Abused adoptee could be deported

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Abused adoptee could be deported

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Online petition uses Crapser’s childhood photo. [Screen capture from 18MillionRising]

A Korean adoptee in the United States, who managed to build up a life with his wife and three children even after serious physical, emotional and sexual abuse by his adoptive parents during childhood, is about to be deported back to South Korea - because the parents never got him citizenship.

An online petition has been started for Adam Crapser, or Sin Song-hyeok in Korean, to let the 40-year-old stay in his adopted homeland. More than 8,000 people have signed the petition on the website of the Asian-American advocacy group 18MillionRising as of press time Sunday.

According to the online petition, the four-year-old boy was first adopted by the Wright family in Michigan in 1979 with his older sister, but they were regularly physically abused. The Wrights relinquished their parental rights without naturalizing Adam, and he was readopted by the Crapser family in Oregon in 1987, where he was subjected to physical, emotional, and sexual abuse that amounted to torture, according to the website. His sister was adopted by a different family.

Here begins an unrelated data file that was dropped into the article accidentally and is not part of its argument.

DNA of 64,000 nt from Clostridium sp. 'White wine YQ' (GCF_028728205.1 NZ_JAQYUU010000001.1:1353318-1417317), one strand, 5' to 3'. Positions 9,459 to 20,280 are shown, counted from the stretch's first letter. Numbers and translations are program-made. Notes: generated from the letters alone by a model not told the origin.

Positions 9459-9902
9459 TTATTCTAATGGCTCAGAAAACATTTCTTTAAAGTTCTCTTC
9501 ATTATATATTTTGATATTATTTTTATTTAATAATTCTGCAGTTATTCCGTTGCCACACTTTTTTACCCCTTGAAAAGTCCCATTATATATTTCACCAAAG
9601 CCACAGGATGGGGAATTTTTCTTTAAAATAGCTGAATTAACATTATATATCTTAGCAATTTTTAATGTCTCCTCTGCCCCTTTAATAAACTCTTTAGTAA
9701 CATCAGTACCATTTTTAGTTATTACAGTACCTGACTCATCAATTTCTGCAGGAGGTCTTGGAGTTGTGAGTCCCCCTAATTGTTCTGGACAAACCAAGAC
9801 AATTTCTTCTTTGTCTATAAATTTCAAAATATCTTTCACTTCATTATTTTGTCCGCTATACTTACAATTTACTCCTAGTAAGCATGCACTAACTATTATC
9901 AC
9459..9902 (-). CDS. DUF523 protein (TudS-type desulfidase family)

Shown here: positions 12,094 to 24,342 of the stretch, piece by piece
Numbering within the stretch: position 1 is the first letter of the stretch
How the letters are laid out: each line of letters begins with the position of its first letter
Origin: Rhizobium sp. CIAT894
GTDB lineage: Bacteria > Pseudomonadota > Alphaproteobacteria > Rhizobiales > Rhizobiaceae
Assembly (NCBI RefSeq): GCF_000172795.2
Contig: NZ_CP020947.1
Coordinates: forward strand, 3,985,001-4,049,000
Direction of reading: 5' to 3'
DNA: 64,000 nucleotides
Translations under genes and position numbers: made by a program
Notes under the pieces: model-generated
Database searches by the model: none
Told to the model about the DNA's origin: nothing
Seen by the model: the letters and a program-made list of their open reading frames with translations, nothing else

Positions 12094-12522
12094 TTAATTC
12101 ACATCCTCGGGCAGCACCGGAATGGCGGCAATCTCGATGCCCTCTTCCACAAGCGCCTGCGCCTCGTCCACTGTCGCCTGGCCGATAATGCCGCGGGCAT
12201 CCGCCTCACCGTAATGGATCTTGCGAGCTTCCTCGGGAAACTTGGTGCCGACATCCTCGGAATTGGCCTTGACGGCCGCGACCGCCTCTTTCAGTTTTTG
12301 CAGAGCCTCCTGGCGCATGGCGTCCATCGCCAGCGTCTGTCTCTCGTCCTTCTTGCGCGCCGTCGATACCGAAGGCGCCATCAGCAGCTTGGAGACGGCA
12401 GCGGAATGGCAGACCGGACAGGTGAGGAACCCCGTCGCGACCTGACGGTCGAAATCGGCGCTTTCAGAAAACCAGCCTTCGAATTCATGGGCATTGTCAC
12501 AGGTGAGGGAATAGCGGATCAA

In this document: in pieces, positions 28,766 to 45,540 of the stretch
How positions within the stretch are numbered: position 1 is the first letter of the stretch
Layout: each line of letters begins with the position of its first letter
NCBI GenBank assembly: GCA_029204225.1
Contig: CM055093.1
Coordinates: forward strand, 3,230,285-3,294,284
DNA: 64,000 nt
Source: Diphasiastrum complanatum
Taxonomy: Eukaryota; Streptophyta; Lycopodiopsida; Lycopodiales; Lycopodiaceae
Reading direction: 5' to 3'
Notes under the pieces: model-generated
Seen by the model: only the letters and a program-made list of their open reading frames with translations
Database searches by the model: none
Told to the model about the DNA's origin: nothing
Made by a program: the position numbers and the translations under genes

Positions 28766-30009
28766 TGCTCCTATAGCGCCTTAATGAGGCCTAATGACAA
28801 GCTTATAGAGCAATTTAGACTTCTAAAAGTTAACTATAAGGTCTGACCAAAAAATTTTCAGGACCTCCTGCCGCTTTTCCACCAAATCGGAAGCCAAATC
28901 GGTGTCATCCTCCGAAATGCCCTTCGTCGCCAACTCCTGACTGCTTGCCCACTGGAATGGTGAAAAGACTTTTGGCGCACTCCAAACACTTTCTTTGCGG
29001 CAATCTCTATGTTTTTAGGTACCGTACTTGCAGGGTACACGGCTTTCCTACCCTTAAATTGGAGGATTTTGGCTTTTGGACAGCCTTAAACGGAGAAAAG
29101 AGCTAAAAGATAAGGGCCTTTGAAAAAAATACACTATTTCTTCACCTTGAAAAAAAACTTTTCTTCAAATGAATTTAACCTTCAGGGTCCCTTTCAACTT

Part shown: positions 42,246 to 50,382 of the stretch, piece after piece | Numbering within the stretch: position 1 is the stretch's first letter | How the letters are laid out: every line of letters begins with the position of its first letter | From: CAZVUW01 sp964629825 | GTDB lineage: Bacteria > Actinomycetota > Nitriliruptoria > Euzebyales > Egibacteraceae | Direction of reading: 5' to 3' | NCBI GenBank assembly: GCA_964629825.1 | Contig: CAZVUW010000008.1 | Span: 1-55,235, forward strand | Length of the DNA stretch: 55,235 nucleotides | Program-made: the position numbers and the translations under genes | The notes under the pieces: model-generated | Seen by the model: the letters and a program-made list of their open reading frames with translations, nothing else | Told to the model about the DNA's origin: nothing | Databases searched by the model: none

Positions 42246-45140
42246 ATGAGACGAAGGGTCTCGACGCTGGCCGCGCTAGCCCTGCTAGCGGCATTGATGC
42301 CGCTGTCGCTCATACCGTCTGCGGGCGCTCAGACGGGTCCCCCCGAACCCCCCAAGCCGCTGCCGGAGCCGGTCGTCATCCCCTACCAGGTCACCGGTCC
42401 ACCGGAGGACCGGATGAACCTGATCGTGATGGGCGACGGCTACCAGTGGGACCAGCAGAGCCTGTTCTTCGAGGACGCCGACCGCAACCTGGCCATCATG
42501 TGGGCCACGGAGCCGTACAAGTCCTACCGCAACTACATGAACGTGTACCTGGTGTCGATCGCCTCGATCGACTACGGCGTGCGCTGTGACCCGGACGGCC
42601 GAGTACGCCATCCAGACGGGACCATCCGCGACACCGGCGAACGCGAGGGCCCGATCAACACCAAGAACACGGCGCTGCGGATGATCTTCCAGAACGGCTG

Adam fell into a life of crime and had to live on the street. But he turned his life around, married and is about to have his fourth child in May.

But since neither of the two adoptive families completed the documentation to naturalize him, he is an illegal alien facing deportation.

“They promised us a better life over here,” said Crapser in an interview with Gazillion Voices, an online magazine for adoptees. “All I’m asking is to keep their promise and do what they said they’d do. And if not for me, then for my children.”

Crapser was notified of deportation proceedings in January by the Department of Homeland Security, citing crimes committed in his youth. Apparently, those crimes included breaking into his adoptive parent’s house to steal his adoption papers and a Korean bible he brought from South Korea.

He has no connections with Korea. A hearing for his deportation is scheduled on April 2.

Children adopted by Americans are now given citizenship automatically thanks to the Child Citizenship Act of 2000, but the law does not cover those adopted before 2000.

Advocacy groups are seeking to revise the law so that people who were adopted before 2000 can acquire citizenship to prevent another case like Crapser’s among about 100,000 Korean adoptees in United States.

BY SUH YOU-JIN [kim.bongmoon@joongang.co.kr]

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